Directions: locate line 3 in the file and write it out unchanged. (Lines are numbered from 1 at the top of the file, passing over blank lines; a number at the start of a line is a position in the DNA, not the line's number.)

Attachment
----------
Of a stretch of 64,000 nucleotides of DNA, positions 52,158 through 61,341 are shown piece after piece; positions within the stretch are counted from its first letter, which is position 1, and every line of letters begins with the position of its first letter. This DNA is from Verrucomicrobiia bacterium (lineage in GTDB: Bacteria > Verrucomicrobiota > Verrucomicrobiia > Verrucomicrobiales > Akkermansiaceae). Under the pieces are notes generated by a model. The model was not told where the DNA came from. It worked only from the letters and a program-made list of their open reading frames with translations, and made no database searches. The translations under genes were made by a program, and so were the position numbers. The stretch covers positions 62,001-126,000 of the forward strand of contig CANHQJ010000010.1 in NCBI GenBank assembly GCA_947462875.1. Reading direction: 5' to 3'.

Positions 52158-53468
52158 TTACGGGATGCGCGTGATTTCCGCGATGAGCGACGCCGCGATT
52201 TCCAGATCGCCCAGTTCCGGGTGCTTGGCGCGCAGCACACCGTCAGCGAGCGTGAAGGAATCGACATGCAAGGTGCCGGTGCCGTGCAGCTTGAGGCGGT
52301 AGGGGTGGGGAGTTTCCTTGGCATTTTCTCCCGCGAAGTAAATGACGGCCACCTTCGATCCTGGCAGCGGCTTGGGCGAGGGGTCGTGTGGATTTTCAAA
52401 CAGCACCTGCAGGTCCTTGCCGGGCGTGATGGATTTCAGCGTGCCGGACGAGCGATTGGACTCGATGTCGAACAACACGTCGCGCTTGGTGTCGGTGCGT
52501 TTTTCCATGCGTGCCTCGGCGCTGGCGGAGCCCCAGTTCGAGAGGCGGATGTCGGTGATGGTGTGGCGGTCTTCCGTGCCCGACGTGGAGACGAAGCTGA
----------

52158 TTACGGGATGCGCGTGATTTCCGCGATGAGCGACGCCGCGATT